Less Stress in Seconds: The Instant Calming Sequence

| March/April 2000

Stress management consultant Robert K. Cooper, Ph.D., of Ann Arbor, Michigan, understands that when stress strikes, few people can duck out to a yoga class. To nip stress in the bud, he has developed the Instant Calming Sequence. “Use it,” he explains, “the moment you realize you’re becoming tense and anxious.” With practice, you can implement it in a few seconds:

1. Keep breathing. “Most of us hold our breath for several seconds during the first moments of stressful situation,” Cooper says. “This heightens anxiety. Keep breathing and you’ll feel less loss of control.”

2. Smile. We smile when we’re relaxed and happy. But the link between smiling and positive emotions is a two-way street. “Smiling helps make us relaxed and happy,” he says. Smiling transmits nerve impulses from the facial muscles to the emotional center in the brain. It tilts the neurochemical balance toward calm. Try it: Smile right now. Don’t you feel better?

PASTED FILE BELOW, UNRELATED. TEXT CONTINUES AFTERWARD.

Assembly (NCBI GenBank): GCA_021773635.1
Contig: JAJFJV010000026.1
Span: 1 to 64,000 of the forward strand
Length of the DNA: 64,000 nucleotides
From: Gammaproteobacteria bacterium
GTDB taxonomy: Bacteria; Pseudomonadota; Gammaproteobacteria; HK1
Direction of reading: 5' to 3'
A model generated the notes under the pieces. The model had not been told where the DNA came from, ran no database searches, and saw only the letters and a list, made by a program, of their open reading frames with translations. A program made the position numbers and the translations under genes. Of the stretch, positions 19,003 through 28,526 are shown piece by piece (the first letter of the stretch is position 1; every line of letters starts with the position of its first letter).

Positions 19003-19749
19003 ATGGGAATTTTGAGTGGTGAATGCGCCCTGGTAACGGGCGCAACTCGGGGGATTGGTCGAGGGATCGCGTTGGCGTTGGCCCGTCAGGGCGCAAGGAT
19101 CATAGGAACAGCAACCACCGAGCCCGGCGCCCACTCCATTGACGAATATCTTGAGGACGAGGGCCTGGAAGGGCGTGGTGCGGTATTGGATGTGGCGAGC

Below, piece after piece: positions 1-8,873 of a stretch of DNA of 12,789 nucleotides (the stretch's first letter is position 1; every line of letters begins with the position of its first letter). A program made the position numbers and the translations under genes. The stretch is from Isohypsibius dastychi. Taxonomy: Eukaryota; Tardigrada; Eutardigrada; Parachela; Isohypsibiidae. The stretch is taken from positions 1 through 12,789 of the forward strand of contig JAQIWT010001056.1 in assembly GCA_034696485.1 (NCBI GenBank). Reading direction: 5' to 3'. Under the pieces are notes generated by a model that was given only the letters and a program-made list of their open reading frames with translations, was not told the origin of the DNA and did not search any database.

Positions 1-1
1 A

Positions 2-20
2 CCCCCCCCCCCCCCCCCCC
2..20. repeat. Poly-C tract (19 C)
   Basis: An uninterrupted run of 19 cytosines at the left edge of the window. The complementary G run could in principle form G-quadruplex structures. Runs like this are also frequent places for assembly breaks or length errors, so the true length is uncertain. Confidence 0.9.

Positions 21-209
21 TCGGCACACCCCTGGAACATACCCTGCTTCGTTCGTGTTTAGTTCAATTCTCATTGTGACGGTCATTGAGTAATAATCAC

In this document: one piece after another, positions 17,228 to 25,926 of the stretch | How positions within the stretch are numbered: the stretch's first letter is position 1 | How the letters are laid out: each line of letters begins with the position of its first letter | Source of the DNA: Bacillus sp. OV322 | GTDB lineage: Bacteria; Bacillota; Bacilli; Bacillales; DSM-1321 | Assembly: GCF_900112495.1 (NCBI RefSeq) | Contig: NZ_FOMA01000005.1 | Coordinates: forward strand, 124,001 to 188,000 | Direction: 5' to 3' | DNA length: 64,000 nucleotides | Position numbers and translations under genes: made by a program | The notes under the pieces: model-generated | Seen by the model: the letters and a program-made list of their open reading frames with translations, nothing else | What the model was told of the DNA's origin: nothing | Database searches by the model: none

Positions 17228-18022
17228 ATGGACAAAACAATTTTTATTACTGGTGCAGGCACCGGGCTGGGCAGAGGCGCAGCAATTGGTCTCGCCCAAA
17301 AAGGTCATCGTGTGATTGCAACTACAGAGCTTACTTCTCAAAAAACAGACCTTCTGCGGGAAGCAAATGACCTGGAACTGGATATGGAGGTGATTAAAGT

3. Maintain good posture. People who are stressed slump over as if they have the weight of the world on their shoulders. “Slumping restricts breathing and reduces blood flow to the brain,” he says. “It adds to anxiety.” Mom was right: Stand or sit up straight.

4. Visualize a wave of relaxation. Imagine you’re in a hot shower and a wave of relaxation washes your stress away.

5. Take control. At the first sign of stress, you often hear people say: What did I do to deserve this? “Feeling victimized aggravates stress,” he says. “Focus, instead, on how you can cope.”

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